This is why wearing a nursing cover is not something to look down on. Breasts are a private thing, whether you are breastfeeding or not. They are not just milking machines, they are part of a female's sexuality. This isn't something that was learned environmentally, this is something that is physiologically ingrained into our beings.

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    1. I realize this post is really old, but it just irks me too much to leave it unanswered.
      Yes, breasts can be used in a sexual way. Yes, they have sensitive nerve endings. So do your fingertips. A bodypart's ability to be enjoyed during a sexual act or in a sexually arousing way is in no way indicative of its primary function.
      Yes, breasts form at puberty at the same time as other signs of sexual maturity arrive. They do so because if you use your body to have sex, you will likely produce a child, and a mother's body needs to have a way to feed that child. They do not do so because you cannot have sex without them. They do not do so because you're not sexually appealing without them. They do not do so because you need them to achieve orgasm or any level of enjoyment of sexual activity. They do so because sexual activity can produce babies, and babies need food. And if you want to argue that they are sexual because they are found sexually attractive, then you must also concede that every aspect of a healthy persons body must be considered to be sexual, because a healthy person's body, which appears capable of helping to create and sustain the life of a child will be sexually appealing to someone.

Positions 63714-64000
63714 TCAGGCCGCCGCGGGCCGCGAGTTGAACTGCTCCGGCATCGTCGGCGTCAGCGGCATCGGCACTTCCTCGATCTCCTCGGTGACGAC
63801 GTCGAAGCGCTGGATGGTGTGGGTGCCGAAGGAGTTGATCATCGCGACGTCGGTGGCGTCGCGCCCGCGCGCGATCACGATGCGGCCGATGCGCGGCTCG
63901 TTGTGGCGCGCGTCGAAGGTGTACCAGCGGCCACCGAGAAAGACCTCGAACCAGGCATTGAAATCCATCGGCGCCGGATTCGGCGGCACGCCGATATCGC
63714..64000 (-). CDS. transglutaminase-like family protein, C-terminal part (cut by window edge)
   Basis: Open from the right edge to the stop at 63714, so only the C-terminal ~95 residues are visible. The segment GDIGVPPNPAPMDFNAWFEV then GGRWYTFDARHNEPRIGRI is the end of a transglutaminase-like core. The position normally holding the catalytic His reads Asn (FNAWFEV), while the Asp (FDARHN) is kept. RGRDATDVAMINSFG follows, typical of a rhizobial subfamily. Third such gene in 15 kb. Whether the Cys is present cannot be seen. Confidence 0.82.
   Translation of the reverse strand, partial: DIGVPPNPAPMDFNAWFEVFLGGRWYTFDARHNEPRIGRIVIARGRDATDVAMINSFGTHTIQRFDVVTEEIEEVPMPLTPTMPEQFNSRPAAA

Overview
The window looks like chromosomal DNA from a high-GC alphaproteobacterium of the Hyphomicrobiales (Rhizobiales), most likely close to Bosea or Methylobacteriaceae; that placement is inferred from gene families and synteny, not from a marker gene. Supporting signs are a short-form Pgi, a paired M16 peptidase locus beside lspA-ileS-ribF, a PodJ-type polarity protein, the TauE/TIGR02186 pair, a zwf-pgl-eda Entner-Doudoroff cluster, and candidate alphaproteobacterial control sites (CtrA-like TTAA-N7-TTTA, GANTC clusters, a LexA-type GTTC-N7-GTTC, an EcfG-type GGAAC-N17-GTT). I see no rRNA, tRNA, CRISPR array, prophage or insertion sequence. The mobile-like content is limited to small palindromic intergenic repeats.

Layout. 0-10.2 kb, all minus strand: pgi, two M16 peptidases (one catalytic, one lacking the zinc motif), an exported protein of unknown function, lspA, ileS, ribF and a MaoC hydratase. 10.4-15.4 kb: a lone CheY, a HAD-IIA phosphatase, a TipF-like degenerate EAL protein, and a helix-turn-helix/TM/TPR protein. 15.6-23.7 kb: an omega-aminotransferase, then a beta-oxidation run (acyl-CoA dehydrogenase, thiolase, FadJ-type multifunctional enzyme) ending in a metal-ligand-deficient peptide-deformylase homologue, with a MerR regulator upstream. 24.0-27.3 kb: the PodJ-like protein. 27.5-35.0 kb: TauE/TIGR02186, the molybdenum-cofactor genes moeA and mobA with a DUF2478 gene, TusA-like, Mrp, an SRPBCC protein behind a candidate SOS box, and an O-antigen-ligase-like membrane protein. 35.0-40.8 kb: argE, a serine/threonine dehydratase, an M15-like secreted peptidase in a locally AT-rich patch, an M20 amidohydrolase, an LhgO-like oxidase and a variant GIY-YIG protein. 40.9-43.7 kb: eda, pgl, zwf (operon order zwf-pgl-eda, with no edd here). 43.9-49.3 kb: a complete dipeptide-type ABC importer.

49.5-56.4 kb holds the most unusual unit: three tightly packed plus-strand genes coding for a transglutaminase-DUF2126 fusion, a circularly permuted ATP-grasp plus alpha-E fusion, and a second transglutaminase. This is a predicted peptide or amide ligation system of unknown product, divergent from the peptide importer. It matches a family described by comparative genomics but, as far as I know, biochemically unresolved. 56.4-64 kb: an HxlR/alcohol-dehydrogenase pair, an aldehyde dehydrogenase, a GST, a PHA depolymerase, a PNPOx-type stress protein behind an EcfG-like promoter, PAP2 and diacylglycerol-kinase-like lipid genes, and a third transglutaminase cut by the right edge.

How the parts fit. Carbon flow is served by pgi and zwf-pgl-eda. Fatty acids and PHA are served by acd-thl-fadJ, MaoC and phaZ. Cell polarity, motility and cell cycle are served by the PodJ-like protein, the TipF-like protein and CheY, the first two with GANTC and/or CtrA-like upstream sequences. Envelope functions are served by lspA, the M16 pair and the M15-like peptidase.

To answer the question at the end of your first paragraph (that I believe you probably intended to be rhetorical, but nevertheless...), because they are a signal that sex with that person is likely to create a child who will be well-nourished and physically cared for throughout infancy and will be that much more likely to grow to adulthood and pass on your genes to another generation themselves. They are attractive because sex is for procreation (not exclusively, but biologically, that is why we have and want it), and procreation with people who can't support/sustain the lives they create is undesirable. Period. The end.

      Delete